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The FORECAST Procedure |
This section briefly introduces the forecasting methods used by the FORECAST procedure. Refer to textbooks on forecasting and see "Forecasting Methods" later in this chapter for more detailed discussions of forecasting methods.
The FORECAST procedure combines three basic models to fit time series:
Two approaches to time series modeling and forecasting are time trend models and time series methods.
Examining a graphical plot of the time series you want to forecast is often very useful in choosing an appropriate model. The simplest case of a time trend model is one in which you assume the series is a constant plus purely random fluctuations that are independent from one time period to the next. Figure 12.8 shows how such a time series might look.
The x_{t} values are generated according to the equation
where _{t} is an independent, zero-mean, random error, and b_{0} is the true series mean.
Suppose that the series exhibits growth over time, as shown in Figure 12.9.
A linear model is appropriate for this data. For the linear model, assume the x_{t} values are generated according to the equation
The linear model has two parameters. The predicted values for the future are the points on the estimated line. The extension of the polynomial model to three parameters is the quadratic (which forms a parabola). This allows for a constantly changing slope, where the x_{t} values are generated according to the equation
PROC FORECAST can fit three types of time trend models: constant, linear, and quadratic. For other kinds of trend models, other SAS procedures can be used.
Exponential smoothing fits a time trend model using a smoothing scheme in which the weights decline geometrically as you go backward in time. The forecasts from exponential smoothing are a time trend, but the trend is based mostly on the recent observations instead of on all the observations equally. How well exponential smoothing works as a forecasting method depends on choosing a good smoothing weight for the series.
To specify the exponential smoothing method, use the METHOD=EXPO option. Single exponential smoothing produces forecasts with a constant trend (that is, no trend). Double exponential smoothing produces forecasts with a linear trend, and triple exponential smoothing produces a quadratic trend. Use the TREND= option with the METHOD=EXPO option to select single, double, or triple exponential smoothing.
The time trend model can be modified to account for regular seasonal fluctuations of the series about the trend. To capture seasonality, the trend model includes a seasonal parameter for each season. Seasonal models can be additive or multiplicative.
where s(t) is the seasonal parameter for the season corresponding to time t.
The Winters method is similar to exponential smoothing, but includes seasonal factors. The Winters method can use either additive or multiplicative seasonal factors. Like exponential smoothing, good results with the Winters method depend on choosing good smoothing weights for the series to be forecast.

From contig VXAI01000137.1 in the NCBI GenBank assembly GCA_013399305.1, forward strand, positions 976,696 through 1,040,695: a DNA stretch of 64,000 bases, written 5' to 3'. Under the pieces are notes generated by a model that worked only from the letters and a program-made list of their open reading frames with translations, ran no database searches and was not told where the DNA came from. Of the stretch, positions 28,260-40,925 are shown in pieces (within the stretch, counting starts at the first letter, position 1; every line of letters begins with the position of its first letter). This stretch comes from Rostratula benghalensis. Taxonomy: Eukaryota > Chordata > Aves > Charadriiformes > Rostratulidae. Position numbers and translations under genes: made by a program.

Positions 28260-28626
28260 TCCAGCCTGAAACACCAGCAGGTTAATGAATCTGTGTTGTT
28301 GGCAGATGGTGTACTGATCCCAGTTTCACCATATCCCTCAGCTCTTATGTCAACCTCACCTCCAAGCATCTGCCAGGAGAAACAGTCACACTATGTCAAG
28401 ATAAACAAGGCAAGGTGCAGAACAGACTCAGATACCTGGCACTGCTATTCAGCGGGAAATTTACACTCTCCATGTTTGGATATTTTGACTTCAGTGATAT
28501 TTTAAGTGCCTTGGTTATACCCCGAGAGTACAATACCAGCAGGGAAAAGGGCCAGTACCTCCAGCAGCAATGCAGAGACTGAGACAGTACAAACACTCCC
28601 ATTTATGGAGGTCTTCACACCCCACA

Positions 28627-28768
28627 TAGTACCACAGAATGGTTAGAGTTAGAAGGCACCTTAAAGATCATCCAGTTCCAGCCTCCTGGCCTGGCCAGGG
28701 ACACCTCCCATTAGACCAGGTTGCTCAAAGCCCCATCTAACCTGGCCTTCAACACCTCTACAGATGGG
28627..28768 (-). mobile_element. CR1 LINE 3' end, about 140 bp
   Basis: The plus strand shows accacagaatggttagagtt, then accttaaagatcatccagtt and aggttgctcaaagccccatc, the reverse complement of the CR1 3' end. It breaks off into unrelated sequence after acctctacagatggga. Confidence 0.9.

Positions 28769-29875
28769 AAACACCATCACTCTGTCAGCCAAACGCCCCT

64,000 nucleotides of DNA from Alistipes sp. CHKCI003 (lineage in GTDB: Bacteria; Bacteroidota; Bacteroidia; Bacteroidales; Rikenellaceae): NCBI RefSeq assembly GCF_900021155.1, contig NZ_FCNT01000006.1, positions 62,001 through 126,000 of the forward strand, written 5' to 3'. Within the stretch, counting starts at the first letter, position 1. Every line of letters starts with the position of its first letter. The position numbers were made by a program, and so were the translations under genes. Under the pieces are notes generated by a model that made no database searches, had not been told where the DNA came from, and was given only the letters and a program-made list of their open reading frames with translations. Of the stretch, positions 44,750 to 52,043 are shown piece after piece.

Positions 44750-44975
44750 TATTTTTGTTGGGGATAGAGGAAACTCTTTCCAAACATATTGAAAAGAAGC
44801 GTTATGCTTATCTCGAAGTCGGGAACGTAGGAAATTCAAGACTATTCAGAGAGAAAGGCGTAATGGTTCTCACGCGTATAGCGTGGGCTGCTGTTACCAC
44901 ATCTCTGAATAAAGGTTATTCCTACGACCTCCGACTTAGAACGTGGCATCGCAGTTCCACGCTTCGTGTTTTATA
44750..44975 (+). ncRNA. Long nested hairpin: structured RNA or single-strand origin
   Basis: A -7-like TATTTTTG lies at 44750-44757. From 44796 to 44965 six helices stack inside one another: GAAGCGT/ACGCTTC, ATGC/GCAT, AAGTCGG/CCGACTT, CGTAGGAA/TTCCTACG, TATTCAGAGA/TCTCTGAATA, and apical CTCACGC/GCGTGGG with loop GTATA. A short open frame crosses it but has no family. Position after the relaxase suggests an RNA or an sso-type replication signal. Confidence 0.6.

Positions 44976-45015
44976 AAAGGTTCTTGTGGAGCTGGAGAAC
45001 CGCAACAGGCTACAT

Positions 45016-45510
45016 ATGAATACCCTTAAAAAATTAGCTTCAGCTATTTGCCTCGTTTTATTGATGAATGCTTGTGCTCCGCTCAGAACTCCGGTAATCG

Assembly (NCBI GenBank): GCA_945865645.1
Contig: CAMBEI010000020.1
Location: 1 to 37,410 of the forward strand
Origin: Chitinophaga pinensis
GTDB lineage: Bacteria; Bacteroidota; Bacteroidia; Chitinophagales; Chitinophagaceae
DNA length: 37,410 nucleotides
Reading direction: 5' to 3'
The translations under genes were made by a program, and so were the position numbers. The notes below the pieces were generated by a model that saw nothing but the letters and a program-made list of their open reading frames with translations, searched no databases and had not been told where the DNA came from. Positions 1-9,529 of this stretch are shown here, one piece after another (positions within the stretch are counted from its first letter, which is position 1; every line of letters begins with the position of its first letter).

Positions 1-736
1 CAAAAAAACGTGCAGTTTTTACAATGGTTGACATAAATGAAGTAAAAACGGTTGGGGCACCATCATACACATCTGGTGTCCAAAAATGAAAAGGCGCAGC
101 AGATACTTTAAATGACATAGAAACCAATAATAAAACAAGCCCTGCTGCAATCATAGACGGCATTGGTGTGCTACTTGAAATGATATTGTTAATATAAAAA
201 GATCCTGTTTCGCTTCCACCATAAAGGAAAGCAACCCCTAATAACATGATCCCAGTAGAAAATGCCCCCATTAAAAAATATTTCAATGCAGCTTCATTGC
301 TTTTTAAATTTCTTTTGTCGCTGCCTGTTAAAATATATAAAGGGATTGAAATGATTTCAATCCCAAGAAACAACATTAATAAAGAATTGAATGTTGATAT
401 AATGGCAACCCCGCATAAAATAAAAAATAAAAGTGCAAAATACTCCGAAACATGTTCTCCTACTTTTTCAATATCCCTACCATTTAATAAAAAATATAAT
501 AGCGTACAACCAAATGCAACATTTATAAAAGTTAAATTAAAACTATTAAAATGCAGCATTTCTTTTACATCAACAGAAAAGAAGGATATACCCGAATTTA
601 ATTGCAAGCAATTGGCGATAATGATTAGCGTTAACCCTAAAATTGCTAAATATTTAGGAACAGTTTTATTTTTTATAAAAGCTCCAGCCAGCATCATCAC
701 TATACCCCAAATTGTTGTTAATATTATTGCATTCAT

To specify the multiplicative or additive versions of the Winters method, use the METHOD=WINTERS or METHOD=ADDWINTERS options, respectively. To specify seasonal factors to include in the model, use the SEASONS= option.
Many observed time series do not behave like constant, linear, or quadratic time trends. However, you can partially compensate for the inadequacies of the trend models by fitting time series models to the departures from the time trend, as described in the following sections.
The coefficients a_{i} are autoregressive parameters. One of the simplest cases of this model is the random walk, where the series dances around in purely random jumps. This is illustrated in Figure 12.10.
The x_{t} values are generated by the equation
In this type of model, the best forecast of a future value is the present value. However, with other autoregressive models, the best forecast is a weighted sum of recent values. Pure autoregressive forecasts always damp down to a constant (assuming the process is stationary).
Autoregressive time series models can also be used to predict seasonal fluctuations.
The stepwise autoregressive method (STEPAR method) combines a time-trend regression with an autoregressive model for departures from trend. The combined time-trend and autoregressive model is written as follows:
The autoregressive parameters included in the model for each series are selected by a stepwise regression procedure, so that autoregressive parameters are only included at those lags at which they are statistically significant.
The stepwise autoregressive method is fully automatic and, unlike the exponential smoothing and Winters methods, does not depend on choosing smoothing weights. However, the STEPAR method assumes that the long-term trend is stable; that is, the time trend regression is fit to the whole series with equal weights for the observations.
The stepwise autoregressive model is used when you specify the METHOD=STEPAR option or do not specify any METHOD= option. To select a constant, linear, or quadratic trend for the time-trend part of the model, use the TREND= option.
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